Golf: Johnson's new putter works like magic, 63 gives him the lead in Shanghai
(Reuters) - World number one Dustin Johnson reaped magic from a new putter to card a sparkling nine-under 63 and take a one-shot lead at the halfway mark of the WGC-HSBC Champions event in Shanghai on Friday.
Bidding for his third World Golf Championships title of the year, Johnson moved to a 13-under total of 131, one in front of overnight leader Brooks Koepka with Justin Rose four strokes off the lead on nine-under, joint third with Kiradech Aphibarnrat.
Disappointed with his work on the greens during an opening round of 68, Johnson grabbed a fresh putter and, after just 20 minutes of practice, put it to brilliant use on the back nine at Sheshan Golf Club.
Four behind at the start of the day, the rangy American rolled in seven birdies after the turn, including four in succession on his last four holes.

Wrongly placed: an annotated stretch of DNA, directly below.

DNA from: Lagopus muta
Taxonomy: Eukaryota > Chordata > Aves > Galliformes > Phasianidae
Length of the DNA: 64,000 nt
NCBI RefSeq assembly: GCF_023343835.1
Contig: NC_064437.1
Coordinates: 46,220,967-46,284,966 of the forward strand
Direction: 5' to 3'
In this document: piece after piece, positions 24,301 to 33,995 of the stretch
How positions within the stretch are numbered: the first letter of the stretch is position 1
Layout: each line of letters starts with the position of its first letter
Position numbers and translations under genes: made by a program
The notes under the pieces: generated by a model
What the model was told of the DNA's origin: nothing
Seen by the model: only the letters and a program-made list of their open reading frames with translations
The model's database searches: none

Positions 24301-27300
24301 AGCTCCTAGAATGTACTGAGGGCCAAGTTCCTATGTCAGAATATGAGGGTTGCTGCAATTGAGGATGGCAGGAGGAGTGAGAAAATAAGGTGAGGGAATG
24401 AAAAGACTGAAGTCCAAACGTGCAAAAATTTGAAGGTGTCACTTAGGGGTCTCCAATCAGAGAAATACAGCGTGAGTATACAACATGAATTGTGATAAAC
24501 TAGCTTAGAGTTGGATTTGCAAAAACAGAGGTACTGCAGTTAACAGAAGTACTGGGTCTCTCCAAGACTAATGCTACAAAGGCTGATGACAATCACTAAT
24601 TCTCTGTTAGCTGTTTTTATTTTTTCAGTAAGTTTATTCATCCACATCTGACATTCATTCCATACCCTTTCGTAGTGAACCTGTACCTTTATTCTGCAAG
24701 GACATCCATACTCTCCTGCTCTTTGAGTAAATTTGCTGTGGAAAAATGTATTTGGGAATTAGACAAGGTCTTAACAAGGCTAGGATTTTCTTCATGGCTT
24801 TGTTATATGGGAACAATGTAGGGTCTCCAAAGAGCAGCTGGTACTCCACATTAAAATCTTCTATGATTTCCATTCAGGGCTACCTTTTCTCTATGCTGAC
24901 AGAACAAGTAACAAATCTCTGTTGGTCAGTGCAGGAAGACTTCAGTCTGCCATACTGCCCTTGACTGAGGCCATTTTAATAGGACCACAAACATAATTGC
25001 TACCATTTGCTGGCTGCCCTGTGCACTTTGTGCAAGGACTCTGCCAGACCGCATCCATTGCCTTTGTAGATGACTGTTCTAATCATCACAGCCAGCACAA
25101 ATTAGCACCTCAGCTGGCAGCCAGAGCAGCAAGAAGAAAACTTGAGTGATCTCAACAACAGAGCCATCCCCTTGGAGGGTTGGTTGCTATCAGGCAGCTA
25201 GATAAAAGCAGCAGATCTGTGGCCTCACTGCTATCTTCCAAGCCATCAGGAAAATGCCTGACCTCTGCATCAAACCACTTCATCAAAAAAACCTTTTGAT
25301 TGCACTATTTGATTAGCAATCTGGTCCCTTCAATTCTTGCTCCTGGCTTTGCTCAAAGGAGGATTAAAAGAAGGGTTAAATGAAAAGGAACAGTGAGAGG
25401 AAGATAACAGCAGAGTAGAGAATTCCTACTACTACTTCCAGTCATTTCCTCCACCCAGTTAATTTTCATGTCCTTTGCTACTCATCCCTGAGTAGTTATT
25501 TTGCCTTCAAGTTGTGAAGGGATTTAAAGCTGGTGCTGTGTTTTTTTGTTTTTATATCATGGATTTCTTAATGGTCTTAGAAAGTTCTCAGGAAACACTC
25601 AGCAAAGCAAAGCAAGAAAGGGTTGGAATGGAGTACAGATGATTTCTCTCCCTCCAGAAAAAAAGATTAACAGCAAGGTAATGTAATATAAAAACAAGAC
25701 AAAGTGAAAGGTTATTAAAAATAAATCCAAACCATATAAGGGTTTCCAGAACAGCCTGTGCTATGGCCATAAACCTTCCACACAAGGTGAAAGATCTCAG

"Obviously I played very well today, I actually got a putter about 20 minutes before I teed off," the 2016 U.S. Open winner said after his bogey-free round.
"I wasn't really pleased with the one I played with yesterday.
"I was coming from the range when I grabbed (the new one). I had a few putts on the practice green ... and then I came out and holed a few putts."
After opening with two straight birdies, U.S. Open champion Koepka laboured through a frustrating run of 13 straight pars before breaking the birdie drought on the par-four 16th.
Another birdie on 17 gave him the chance to reel in Johnson on the par-five 18th but he had to be content with a closing par after burning the edge of the cup with a putt from six feet.
Henrik Stenson remains in contention after shooting a 69. The Swede sits six strokes behind Johnson and level with Matt Kuchar (70) in a group of four on seven-under.
Former world number one Jason Day, however, endured a torrid 74 littered with five bogeys and is 12 off the pace on one-under with Phil Mickelson (72).
Hideki Matsuyama's title defence appears all but over after the Japanese carded a second straight 74.
(Reporting by Ian Ransom in Melbourne; Editing by Peter Rutherford)